A lot of people try to state that they learned a lot or a little, but not what they actaully learned. I just finished this course, here's a quick rundown of the contents:
*Present tense of quite a few verbs, including those for shopping, saying where you are going and staying, eating and drinking, where things are or aren't, what you want and don't want, what you can and can't do, and who you are doing things with. You learn them in present tense, a very simple form of the future tense, and they introduce the past tense in the second to last lesson. Asking questions is emphasised in this course, you do it almost as much as you answer them.
*You learn few nouns other than those needed to use the verbs; it feels like they made a point to not include a lot of nouns. You will learn the words for your immediate family, beer/wine/sake and some other random nouns like "hat". This is the biggest drawback to the program, but it is easily overcome by a good set of vocab lists.
*Also, very few adjectives. Big, small, expensive, fast, far away are among the few. You learn how to say "too" fast/expensive. But you learn how to use them very well, so it would be easy to add more with the aid of a dictionary.
*You spend a lot of time talking about money. How much you have, how much you need, vocab for currency exchanges and shopping. You also learn the numbers 1 to 199. And, weirdly enough, you learn how to ask people for money.
*You learn how to talk about your car, including how to ask for gas and how to give and take directions.
*In the last couple lessons, you learn how to ask what words mean in English and how to say words in Japanese.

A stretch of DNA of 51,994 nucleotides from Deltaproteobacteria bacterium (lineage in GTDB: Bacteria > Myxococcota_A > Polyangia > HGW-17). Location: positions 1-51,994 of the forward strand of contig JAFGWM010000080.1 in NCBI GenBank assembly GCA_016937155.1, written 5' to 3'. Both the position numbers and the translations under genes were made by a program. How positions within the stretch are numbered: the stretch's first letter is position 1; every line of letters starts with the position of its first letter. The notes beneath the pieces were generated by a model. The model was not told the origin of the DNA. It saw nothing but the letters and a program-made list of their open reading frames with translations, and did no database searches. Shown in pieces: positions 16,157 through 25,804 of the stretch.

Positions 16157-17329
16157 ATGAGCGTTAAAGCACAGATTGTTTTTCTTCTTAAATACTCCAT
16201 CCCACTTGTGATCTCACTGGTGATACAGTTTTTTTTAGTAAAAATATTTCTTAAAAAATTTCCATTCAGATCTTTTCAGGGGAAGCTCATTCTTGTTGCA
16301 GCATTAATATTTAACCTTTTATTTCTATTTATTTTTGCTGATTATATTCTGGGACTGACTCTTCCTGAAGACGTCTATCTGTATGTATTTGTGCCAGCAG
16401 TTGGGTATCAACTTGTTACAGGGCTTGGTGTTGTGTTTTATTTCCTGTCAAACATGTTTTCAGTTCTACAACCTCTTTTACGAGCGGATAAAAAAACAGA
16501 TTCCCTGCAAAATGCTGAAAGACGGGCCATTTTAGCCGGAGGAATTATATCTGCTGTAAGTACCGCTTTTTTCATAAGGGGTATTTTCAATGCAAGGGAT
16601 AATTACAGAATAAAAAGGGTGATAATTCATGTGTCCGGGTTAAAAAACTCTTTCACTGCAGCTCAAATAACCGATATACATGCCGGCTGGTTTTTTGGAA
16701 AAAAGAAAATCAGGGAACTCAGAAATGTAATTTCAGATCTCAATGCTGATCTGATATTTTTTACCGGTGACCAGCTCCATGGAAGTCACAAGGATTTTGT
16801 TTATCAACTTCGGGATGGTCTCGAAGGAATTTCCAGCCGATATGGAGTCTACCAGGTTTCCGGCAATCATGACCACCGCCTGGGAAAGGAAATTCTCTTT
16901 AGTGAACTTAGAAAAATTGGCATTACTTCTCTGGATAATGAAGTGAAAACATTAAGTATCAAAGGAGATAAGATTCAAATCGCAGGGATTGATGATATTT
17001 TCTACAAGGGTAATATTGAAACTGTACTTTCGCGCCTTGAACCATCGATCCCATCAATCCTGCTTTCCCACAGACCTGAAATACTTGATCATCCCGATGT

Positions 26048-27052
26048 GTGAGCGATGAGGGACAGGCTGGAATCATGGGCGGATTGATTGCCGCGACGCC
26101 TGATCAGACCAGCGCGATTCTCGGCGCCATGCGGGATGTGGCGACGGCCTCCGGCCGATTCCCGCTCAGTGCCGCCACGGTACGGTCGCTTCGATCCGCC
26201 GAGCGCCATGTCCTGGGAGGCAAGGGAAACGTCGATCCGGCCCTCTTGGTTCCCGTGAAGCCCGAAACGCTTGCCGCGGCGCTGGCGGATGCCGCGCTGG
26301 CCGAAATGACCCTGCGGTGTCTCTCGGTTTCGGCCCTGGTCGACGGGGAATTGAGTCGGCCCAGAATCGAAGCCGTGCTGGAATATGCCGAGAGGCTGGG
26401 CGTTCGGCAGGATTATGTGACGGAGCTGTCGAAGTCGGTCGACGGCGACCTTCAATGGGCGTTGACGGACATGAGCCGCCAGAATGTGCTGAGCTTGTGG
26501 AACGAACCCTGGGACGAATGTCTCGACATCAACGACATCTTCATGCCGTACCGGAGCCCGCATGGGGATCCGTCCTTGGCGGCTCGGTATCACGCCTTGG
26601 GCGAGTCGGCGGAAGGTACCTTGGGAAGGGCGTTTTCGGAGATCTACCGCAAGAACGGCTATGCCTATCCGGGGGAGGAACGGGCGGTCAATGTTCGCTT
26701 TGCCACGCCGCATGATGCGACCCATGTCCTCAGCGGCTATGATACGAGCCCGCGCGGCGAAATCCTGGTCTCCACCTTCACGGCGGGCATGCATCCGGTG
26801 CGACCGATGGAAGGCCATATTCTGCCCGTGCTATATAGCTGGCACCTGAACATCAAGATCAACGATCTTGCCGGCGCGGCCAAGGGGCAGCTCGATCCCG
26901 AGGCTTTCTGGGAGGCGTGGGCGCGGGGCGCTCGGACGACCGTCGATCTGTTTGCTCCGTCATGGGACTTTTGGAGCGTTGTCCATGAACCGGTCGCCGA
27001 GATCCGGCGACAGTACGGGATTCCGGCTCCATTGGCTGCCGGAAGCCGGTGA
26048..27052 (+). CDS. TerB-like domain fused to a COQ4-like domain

*You learn how to talk about time and tell time. How long you've been somewhere and how long you plan on staying, and you do it in days, hours, and weeks. Also, you learn the words for yesterday, today, tomorrow, and morning, night.
*"You learn how to ask why and answer "It's because..."
Overall, the vocabulary is extremely polite, I don't imagine this is the way good friends talk to each other. I have already done the second course in Russian, and they introduce more informal vocab in the second series. (I have done the first series in Russian, German, and Japanese, and the things you learn are the same each lesson in each language.)
Even if the subjects are a little touristy, you are still learning how to use verbs and particles much quicker than with other courses. Once you get the structure of the language down, it's relatively easy to add the vocab for what you want to talk about.
Overall, this is a *huge* amount of information to pack into thirty lessons. I also recommend either pausing so you have time to answer, rewinding so that you can catch something you got wrong and/or listening to the more difficult lessons twice.
I hope this is helpful, this is what I was looking for when I read the reviews, and was surprised no one had done this.